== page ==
Supreme Court takes Arizona immigration law case in key test of federal power
The Supreme Court has agreed to consider the tough Arizona immigration law, setting the stage for a potentially landmark ruling on whether states have rights to set immigration policy.
The US Supreme Court on Monday agreed to decide whether Arizona’s tough immigration law, SB 1070, impermissibly interferes with the Obama administration’s kinder, gentler approach to illegal immigration and is thus preempted by federal law.Skip to next paragraph
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The case, Arizona v. US (11-182), will be heard next spring by eight justices, with Justice Elena Kagan recusing herself from consideration of the appeal. (Justice Kagan served as President Obama’s solicitor general prior to her appointment to the Supreme Court.)
Accepting the case sets the stage for a second major election-year showdown at the nation’s highest court over a potential landmark legal dispute that brings into sharp focus a fundamental disagreement between Democrats and Republicans that has left the country bitterly divided.
Last month, the high court set aside an extraordinary 5-1/2 hours for oral argument on President Obama’s health-care reform law, including whether Congress overstepped constitutional limitations on its authority by ordering every American to purchase a government-approved level of health insurance or pay a penalty.
Like the health-care reform debate, the immigration fight also highlights conflicting approaches to a difficult national problem. The question is how best to address a chronic crisis of porous borders and rampant illegal immigration. There are currently an estimated 10 to 12 million undocumented immigrants in the US.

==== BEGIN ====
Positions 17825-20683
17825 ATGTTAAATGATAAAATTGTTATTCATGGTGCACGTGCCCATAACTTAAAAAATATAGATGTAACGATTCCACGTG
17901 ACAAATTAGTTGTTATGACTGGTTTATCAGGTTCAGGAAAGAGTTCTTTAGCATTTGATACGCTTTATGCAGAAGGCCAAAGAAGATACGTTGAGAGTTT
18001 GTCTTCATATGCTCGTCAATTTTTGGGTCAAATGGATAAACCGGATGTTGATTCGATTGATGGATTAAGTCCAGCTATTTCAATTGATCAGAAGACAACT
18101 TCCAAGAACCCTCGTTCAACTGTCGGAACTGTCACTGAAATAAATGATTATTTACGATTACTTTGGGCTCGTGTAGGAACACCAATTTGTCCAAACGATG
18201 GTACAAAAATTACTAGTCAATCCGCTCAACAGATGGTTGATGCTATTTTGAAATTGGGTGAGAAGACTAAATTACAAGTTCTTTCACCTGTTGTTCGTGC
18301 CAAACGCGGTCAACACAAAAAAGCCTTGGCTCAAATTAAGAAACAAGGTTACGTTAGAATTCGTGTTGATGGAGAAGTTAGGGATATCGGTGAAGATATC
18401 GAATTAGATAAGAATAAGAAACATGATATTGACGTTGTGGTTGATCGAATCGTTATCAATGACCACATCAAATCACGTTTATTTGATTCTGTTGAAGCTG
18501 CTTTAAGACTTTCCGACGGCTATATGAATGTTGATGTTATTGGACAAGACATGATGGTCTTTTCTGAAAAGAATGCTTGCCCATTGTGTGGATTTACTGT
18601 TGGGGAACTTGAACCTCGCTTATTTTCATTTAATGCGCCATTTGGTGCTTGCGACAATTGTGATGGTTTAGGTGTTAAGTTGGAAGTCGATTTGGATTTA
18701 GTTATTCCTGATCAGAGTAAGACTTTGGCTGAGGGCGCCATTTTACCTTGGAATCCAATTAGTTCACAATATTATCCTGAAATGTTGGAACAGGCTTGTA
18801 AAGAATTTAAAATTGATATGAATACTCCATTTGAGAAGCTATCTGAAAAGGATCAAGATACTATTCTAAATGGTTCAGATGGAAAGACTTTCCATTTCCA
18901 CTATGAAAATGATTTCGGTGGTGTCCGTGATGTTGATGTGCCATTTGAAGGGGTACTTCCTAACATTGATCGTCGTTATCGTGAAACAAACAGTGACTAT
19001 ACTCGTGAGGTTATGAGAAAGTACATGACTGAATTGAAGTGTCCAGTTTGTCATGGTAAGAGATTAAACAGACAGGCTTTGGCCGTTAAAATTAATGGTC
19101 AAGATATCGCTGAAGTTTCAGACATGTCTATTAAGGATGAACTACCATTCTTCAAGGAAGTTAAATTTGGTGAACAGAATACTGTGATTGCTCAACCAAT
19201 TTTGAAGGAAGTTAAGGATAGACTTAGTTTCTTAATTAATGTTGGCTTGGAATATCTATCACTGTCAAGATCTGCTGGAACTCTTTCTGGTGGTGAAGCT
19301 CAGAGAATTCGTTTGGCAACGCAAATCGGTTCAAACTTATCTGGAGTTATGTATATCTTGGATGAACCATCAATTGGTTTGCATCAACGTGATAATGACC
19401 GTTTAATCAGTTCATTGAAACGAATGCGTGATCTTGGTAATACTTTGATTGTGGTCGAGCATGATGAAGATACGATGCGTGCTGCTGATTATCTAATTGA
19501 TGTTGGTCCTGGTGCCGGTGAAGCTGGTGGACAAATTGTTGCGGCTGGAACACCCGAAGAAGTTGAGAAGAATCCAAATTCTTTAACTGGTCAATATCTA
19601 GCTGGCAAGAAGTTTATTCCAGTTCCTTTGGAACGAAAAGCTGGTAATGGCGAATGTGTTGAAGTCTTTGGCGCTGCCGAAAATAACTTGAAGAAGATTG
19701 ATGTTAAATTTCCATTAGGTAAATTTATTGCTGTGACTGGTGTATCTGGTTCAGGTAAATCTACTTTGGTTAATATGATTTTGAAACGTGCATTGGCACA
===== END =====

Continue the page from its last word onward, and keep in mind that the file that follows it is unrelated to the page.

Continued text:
The problem is not unique to Arizona, nor is the federal-state legal battle. In addition to the Arizona law, the Obama administration is fighting to overturn tough immigration-related state laws passed in Alabama, Georgia, Indiana, Utah, and South Carolina.
The illegal immigration problem escalated in Arizona after border controls in Texas and California were beefed up following the 9/11 attacks. Arizona’s 370-mile border with Mexico has become a high-risk danger zone with the combination of human smuggling and the operations of violent Mexican drug cartels. Arizona spends several hundred million dollars a year in law enforcement costs, as well as to provide education and health care to illegal immigrants, according to the state’s brief to the high court.
The Obama administration’s secretary of homeland security, Janet Napolitano, knows the situation in Arizona well. In 2005, when she was Arizona’s governor, she declared a state of emergency because of escalating border violence and criticized the federal government for failing to effectively police the border.